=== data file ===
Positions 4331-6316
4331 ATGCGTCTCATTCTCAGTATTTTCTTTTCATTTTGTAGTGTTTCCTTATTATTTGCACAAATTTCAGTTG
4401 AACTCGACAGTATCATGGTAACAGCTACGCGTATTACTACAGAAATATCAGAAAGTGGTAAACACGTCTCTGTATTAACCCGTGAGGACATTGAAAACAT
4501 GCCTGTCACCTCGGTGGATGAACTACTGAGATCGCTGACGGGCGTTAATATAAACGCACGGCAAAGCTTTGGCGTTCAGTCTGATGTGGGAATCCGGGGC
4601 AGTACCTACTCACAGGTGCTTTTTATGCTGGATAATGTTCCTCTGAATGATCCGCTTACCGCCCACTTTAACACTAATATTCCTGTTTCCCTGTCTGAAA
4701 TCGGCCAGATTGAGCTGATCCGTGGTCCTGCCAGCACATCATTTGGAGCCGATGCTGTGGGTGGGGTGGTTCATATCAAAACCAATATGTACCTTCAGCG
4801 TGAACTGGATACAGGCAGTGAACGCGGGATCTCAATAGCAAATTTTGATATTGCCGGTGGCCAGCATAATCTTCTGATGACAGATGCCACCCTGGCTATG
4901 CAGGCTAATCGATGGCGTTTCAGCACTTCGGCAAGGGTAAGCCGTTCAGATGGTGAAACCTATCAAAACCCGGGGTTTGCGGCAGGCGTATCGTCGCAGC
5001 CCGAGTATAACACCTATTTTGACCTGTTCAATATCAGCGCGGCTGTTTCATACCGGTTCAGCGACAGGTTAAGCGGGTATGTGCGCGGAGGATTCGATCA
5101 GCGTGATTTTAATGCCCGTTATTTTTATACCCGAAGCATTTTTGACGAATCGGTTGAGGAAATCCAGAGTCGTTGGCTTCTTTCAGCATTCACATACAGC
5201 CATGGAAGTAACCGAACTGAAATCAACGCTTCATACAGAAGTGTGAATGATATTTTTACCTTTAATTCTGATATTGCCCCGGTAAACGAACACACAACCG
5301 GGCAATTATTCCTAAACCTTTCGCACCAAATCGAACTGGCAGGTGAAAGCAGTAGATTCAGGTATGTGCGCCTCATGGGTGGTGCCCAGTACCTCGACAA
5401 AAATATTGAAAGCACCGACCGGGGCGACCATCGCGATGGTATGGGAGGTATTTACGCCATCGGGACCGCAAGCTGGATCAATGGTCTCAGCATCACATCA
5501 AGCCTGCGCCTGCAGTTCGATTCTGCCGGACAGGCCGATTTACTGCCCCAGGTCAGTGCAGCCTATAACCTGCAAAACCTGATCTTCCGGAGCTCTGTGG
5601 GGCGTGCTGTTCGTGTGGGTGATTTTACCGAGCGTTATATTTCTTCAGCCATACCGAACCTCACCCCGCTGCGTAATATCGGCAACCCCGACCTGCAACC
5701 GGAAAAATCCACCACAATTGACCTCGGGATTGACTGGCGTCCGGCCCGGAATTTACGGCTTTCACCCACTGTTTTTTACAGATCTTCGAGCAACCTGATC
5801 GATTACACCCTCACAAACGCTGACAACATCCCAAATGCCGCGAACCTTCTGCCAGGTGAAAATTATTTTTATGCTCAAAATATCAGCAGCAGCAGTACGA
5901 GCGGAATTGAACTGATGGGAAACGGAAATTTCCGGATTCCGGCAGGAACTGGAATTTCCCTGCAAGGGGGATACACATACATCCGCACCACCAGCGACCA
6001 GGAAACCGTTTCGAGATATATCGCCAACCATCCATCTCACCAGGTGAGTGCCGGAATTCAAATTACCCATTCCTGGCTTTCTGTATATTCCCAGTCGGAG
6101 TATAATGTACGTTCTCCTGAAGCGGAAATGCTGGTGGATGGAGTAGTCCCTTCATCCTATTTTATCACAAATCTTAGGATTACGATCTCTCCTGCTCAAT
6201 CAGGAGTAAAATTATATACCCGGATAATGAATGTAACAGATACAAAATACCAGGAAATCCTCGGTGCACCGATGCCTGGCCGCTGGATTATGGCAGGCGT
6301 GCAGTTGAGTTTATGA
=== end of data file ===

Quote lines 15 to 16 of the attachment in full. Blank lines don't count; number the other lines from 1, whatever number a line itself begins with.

5601 GGCGTGCTGTTCGTGTGGGTGATTTTACCGAGCGTTATATTTCTTCAGCCATACCGAACCTCACCCCGCTGCGTAATATCGGCAACCCCGACCTGCAACC
5701 GGAAAAATCCACCACAATTGACCTCGGGATTGACTGGCGTCCGGCCCGGAATTTACGGCTTTCACCCACTGTTTTTTACAGATCTTCGAGCAACCTGATC